Currently airing on SBS is the revelatory The Mosque Next Door. Set in and around the Holland Park mosque in suburban Brisbane and filmed over a year, this three-part series is exposing viewers to the oft-misconstrued daily lives of Aussie Muslims.
Mosques can be found in nearly every country on Earth. These sacred structures bring Muslims together in prayer, study, rest and reflection, and are renowned for their architectural complexity and aesthetic power.
Nasir Al Molk Mosque, Iran
This unique mosque, built in 1888, is famous for its intricate, kaleidoscopic patterning. Natural light passes through the perimeter’s stained-glass windows and turns the interiors into a carnival of colour.
Abu Darwish Mosque, Jordan
This striking structure sits on top of one of seven hills in the town of Amman and is visible from the other six. Completed in 1961 and marked by its elaborate network of two-tone stones, the Abu Darwish Mosque can house over 7000 simultaneous worshippers.
Xining Dongguan Mosque, China
Named after the street on which it sits, this impressive mosque spans three acres and is one of the largest in all of China. Its design draws from both Chinese and Islamic architecture, and its grounds are used not only as a place of worship, but also as a religious education centre.
Mosque-Madrassa of Sultan Hassan, Egypt
Arguably one of the most remarkable mosques ever constructed, this palatial building eventuated under the rule of the great Mamluk Sultan’s son, taking five years to reach completion in 1359. Every aspect of the mosque was built to a grand scale and designed to include four separate schools – one for each of the Sunni schools of thought.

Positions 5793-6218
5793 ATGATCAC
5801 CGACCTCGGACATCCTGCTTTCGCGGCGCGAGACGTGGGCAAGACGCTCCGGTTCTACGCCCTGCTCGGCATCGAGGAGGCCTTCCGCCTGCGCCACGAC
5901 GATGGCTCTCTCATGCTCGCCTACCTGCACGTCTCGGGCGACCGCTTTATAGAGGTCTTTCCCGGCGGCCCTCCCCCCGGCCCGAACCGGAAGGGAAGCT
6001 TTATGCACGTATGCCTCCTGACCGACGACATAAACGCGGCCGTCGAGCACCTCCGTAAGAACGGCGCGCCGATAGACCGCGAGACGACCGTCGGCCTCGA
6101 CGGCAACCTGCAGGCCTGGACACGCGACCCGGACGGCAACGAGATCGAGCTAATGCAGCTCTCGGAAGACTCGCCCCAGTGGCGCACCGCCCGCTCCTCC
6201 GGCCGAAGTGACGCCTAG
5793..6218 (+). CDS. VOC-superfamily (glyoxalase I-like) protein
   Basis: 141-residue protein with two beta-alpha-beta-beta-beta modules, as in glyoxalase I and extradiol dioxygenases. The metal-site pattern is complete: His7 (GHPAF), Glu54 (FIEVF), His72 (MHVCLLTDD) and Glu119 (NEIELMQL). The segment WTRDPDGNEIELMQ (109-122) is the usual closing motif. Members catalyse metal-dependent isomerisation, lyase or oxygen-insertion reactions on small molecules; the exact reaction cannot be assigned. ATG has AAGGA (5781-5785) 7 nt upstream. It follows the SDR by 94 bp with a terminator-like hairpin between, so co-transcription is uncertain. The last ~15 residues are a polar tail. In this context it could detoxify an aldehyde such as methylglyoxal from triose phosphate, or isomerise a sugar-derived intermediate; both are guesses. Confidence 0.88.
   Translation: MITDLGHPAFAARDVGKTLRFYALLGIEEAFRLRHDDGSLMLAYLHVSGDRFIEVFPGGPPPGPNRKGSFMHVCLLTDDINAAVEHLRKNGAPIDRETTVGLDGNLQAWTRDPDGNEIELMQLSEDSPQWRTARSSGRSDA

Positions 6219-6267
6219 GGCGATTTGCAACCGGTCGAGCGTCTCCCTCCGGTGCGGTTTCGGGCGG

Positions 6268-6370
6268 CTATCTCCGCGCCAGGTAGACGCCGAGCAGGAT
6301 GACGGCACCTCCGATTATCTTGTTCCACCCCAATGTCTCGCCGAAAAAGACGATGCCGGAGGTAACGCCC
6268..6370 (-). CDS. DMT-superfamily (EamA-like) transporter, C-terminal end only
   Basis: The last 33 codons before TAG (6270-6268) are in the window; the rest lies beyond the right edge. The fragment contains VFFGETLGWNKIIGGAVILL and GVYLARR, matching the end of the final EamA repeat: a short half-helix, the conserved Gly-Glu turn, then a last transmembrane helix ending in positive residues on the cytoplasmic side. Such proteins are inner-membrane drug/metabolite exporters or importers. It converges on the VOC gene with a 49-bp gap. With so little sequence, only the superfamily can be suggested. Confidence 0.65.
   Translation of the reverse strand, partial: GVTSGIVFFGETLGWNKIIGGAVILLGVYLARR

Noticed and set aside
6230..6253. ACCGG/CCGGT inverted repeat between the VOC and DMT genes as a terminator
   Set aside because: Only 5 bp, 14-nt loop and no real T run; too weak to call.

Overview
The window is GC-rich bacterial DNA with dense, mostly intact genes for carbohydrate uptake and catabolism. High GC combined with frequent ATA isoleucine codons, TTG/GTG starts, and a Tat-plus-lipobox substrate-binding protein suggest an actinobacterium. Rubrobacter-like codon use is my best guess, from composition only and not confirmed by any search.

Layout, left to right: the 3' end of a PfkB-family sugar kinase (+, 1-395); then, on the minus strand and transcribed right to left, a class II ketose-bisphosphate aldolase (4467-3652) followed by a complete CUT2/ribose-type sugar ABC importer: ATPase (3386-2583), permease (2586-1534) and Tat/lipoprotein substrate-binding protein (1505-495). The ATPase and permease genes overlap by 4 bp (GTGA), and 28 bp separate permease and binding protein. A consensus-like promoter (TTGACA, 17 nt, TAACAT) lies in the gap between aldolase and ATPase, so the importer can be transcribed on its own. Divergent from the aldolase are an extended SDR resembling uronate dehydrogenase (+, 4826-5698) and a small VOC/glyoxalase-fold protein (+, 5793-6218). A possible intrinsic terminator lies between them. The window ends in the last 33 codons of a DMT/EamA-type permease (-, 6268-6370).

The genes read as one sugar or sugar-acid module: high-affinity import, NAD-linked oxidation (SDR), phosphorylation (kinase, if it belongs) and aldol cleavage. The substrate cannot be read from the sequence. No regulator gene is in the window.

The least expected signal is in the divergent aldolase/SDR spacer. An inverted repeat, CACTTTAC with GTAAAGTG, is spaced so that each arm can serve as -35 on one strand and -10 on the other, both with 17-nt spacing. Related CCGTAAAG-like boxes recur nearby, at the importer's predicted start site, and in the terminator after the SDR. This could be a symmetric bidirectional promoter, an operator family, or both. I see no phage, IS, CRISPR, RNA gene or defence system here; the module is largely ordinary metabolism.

Aymani Kadyrova Mosque, Russia
Looking more like an interplanetary sports arena than a place of prayer, this modern marvel in the Chechen Republic was erected in 2014 to great fanfare. What separates this mosque from others is its high-tech flair – including a sleek, shapely façade that lights up at night in bright neon.
Baitun Nur, Canada
This mosque, located in Alberta, is the largest in all of Canada. Completed in 2008, Baitun Nur is unique for its steel-capped dome and minaret. After its construction, the mosque was regarded as a strong sign of solidarity from Prime Minister Stephen Harper to the nation’s moderate Muslims.
Faisal Mosque, Pakistan
Between its completion in 1986 and 1993, this Islamabad mosque was the largest in the world, and today it remains well within the top 10. Its grounds were built to fit roughly 200,000 Muslims, and the structure itself cost nearly $160 million AUD.
Al-Masjid an-Nabawi, Saudi Arabia
The original (and much smaller) mosque around which the mammoth present day structure was built was established by none other than Muhummad himself in 622. It was the third mosque ever built on Earth, and its endless array of intricate features speak of centuries worth of history, including the tombs of Muhummad and the first two Rashidun caliphs, Umar and Abu Bakr.
The Great Mosque of Touba, Senegal
West Africa’s largest and most famous mosque was built in 1887, and is known for its assemblage of domes and minarets, the largest of the latter standing at 285ft tall. Each year, a pilgrimage to the mosque, known as the Grand Magal, attracts between one and two million Muslims from all over the globe.
Hassan II Mosque, Morocco
Not only is this Casablanca mosque the largest in the nation, but it also boasts the tallest minaret in the world (689 feet). Erected in 1993, Hassan II is striking for sitting on the edge of the Atlantic Ocean and for the laser installed in the tip of its minaret, which reaches a distance of approximately 30km.
Marree Mosque, Australia
And for something completely different... While this South Australian mosque is no longer functional, its remnants tell of a history relatively unknown to us Aussies. It was built as a place of peace and tranquillity by an Afghan cameleer around 1882, and is rumoured to have been abandoned by its ageing caretaker in 1956 due to an inability to maintain it.
The Mosque Next Door airs Wednesday nights at 8:30pm. You can catch previous episodes at SBS On Demand: